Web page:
Suggested Reading:

EUV Lithography Makes Good Progress, Still Not Ready for Prime Time
Tick Tock on the Rocks: Intel Delays 10nm, adds 3rd Gen 14nm
The Intel Skylake Mobile and Desktop Launch with Microarchitecture Analysis

Source: Intel 10-K (via The Motley Fool)

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  • Murloc - Wednesday, March 23, 2016 - link

    saving electricity is often not a good reason considering how much you can spend on new parts. Reply
  • ImSpartacus - Tuesday, March 22, 2016 - link

    Yeah, I have a Haswell machine and I have no use for USB3 (let alone 3.1). Stuff like CPU perf, RAM speed and PCIe bandwidth only matter when you have more GPU perf than any reasonable gamer would pursue. Reply
  • maximumGPU - Wednesday, March 23, 2016 - link

    isn't SB PCIE 2.0? Reply
  • extide - Thursday, March 24, 2016 - link

    Yeah, but SB-E supports 3.0 Reply
  • MrPoletski - Wednesday, March 23, 2016 - link

    My i7-920 is still going strong. Reply
  • bigboxes - Wednesday, March 23, 2016 - link

    In my HTPC Reply
  • Samus - Monday, March 28, 2016 - link

    Sandy bridge was the last generation where Intel really nailed it. It capitalized on and simplified Nehalem's complex QPI platform, introduced competitive ondie graphics and still remains competitive if not downright current in performance. It's been bland ever since.

    Ivy bridge did almost nothing for sandy bridge but shrink the node which came with its own compromises, and Haswell is the most controversial launch in Intel's recent history, from the FIVR to broadwell mostly MIA to botched chipset launches such as the early stepping of 80 series that couldn't run the refresh cpu's to the 90 series existing to be compatible with broadwell which never materialized, then broken promises of skylake compatibility. A lot of people who upgraded from even the X58 first gen Core to Haswell have heavy regret to this day. All they really got was a slightly lower power bill.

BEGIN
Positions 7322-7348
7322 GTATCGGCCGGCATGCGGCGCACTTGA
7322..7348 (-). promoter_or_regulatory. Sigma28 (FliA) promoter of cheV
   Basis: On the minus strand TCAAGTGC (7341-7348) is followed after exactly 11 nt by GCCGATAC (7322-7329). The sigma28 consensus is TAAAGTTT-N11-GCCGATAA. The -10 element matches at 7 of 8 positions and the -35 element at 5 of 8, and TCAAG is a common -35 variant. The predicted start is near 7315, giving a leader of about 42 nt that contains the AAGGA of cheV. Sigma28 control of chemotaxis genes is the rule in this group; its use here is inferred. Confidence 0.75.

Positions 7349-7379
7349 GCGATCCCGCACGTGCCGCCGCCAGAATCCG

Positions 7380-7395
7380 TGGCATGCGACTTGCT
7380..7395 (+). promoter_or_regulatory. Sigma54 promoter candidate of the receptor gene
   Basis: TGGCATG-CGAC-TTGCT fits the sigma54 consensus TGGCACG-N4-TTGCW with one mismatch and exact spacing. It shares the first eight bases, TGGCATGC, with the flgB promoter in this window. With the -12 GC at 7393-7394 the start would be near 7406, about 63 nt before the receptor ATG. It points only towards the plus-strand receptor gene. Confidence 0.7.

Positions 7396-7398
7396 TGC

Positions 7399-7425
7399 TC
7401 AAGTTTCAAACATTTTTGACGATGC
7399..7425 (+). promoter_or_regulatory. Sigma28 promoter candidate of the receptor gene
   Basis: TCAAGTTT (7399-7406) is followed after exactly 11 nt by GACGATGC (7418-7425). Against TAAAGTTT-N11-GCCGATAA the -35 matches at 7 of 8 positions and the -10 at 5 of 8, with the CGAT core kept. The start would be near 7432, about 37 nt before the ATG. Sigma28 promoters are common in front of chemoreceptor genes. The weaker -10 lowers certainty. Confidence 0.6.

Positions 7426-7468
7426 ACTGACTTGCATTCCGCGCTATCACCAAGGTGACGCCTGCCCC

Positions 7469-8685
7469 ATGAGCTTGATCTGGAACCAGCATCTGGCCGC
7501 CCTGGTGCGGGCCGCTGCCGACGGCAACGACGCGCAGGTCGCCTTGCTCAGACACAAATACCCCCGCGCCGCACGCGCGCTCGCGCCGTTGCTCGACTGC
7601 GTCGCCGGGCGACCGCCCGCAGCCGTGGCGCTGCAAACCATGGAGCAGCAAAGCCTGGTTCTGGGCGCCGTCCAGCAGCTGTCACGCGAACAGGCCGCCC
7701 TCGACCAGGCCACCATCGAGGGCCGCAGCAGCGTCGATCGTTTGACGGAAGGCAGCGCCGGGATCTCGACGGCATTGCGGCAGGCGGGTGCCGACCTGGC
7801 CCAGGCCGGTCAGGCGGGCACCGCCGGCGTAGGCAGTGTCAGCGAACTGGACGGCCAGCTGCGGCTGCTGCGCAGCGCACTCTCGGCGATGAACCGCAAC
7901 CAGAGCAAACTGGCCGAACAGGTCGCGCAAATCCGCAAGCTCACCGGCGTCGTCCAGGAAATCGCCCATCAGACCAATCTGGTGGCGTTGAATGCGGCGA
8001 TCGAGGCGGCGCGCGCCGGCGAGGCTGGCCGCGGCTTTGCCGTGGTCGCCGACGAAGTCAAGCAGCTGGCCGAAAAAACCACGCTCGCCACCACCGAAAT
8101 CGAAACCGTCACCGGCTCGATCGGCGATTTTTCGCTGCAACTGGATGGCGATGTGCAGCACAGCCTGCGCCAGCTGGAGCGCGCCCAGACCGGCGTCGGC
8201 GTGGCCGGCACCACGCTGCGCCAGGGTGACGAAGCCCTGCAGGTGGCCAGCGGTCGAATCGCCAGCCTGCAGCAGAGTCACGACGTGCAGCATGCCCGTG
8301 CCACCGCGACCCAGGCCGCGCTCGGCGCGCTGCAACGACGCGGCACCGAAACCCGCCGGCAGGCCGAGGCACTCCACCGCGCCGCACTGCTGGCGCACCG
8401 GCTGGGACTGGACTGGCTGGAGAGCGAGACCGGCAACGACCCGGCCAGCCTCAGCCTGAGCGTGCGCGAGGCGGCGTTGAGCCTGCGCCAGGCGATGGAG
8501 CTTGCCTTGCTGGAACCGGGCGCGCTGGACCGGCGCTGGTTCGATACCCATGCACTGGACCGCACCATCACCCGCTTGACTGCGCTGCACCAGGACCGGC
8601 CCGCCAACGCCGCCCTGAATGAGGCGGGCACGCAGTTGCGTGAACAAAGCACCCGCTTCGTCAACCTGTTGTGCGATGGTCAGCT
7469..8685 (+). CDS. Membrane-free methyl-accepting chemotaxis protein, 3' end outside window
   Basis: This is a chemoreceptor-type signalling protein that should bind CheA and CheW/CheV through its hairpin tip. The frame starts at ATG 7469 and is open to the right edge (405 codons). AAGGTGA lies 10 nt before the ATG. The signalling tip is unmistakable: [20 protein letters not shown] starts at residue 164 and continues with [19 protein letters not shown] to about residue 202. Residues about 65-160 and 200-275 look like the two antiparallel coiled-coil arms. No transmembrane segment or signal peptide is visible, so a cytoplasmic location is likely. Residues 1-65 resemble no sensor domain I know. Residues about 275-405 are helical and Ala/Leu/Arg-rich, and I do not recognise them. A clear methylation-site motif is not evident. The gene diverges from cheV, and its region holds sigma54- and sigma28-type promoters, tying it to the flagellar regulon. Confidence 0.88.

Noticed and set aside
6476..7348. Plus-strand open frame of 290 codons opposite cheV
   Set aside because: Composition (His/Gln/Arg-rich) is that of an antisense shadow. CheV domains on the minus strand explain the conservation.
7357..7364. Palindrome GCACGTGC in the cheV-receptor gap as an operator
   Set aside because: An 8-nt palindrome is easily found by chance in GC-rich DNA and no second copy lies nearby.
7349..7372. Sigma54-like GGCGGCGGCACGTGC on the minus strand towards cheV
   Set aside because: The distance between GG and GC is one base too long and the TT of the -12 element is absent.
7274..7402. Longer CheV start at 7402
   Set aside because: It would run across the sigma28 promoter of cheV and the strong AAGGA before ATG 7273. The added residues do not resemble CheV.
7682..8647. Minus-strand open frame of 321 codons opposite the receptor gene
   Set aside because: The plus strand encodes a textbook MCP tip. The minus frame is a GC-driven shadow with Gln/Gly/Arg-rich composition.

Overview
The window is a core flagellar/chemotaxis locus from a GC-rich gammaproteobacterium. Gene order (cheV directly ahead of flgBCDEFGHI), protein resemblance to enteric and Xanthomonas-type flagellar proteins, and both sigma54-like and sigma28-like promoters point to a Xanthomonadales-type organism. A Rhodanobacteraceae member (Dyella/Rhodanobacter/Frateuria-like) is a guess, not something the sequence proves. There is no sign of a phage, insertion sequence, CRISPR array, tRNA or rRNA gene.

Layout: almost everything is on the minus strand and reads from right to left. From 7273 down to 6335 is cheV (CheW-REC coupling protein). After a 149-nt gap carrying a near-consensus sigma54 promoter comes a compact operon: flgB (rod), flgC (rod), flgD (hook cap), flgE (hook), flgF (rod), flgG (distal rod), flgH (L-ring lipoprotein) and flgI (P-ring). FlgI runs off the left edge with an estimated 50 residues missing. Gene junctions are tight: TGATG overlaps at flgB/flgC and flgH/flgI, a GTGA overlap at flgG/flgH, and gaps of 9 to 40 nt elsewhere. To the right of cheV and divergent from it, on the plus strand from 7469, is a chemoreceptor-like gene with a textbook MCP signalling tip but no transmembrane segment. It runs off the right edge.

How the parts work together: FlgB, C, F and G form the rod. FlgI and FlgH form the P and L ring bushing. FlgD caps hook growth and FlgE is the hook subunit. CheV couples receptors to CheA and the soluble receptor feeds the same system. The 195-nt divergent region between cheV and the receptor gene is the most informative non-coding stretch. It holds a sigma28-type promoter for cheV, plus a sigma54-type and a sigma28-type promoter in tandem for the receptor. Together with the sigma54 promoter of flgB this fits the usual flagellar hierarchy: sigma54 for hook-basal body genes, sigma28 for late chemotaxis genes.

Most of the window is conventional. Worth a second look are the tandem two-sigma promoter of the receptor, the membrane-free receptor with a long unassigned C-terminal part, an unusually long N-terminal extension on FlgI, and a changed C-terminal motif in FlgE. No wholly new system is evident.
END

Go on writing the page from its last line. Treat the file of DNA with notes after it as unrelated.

Reply
  • melgross - Tuesday, March 22, 2016 - link

    I've been saying this for years. Intel, and others have seen slipping introductions for new process technology for some time.

    32nm delayed for 3 months.
    22nm delayed for 6 months.
    14nm delayed for 12 months.

    And with 14nm, we've seen Intel come out with simpler chips first, which is something they've never done before.

    Now, 10nm was supposed to come out in late 2016. Then it was delayed to early 2017, then late 2017. Anyone want to bet against the idea that as we move to late 2016, and early 2017, it will slip to early 2018?

    When we look at the cumulative delays so far, 10nm is already a year late.

    After that, we have the serious problem of 7nm. It's already been stated in various chip publications that fin-fet doesn't work for 7nm, because the spacing will be too close, among other problems. But the three other solutions for that problem haven't been working either. No one knows if they will work, and there's no other possible solution known at this time. While everyone doesn't doubt that 7nm will get working, the time scale is in real question.

    As for 5nm, many chip experts still think it may not be possible.
    Reply
  • extide - Tuesday, March 22, 2016 - link

    What parts are 400mm^2? Until Broadwell-EP starts shipping, or Knights Landing, I think the biggest thing on 14nm is Xeon D. Or are some of those shipping already? Reply
  • wicketr - Tuesday, March 22, 2016 - link

    If AMD were a serious competitor (as well as a couple other vendors), and Intel only had a 30-50% market share of desktop/laptop CPUs, I wonder if they'd be "optimizing" (aka slowing down research) as opposed to continuing on at a relentless pace that they once were.

    It seems that since they basically have a monopoly now, they are not nearly as interested in making their CPUs generationally faster. Moore's law has basically ended. And CPUs are becoming mere optimizations of their former self.
    Reply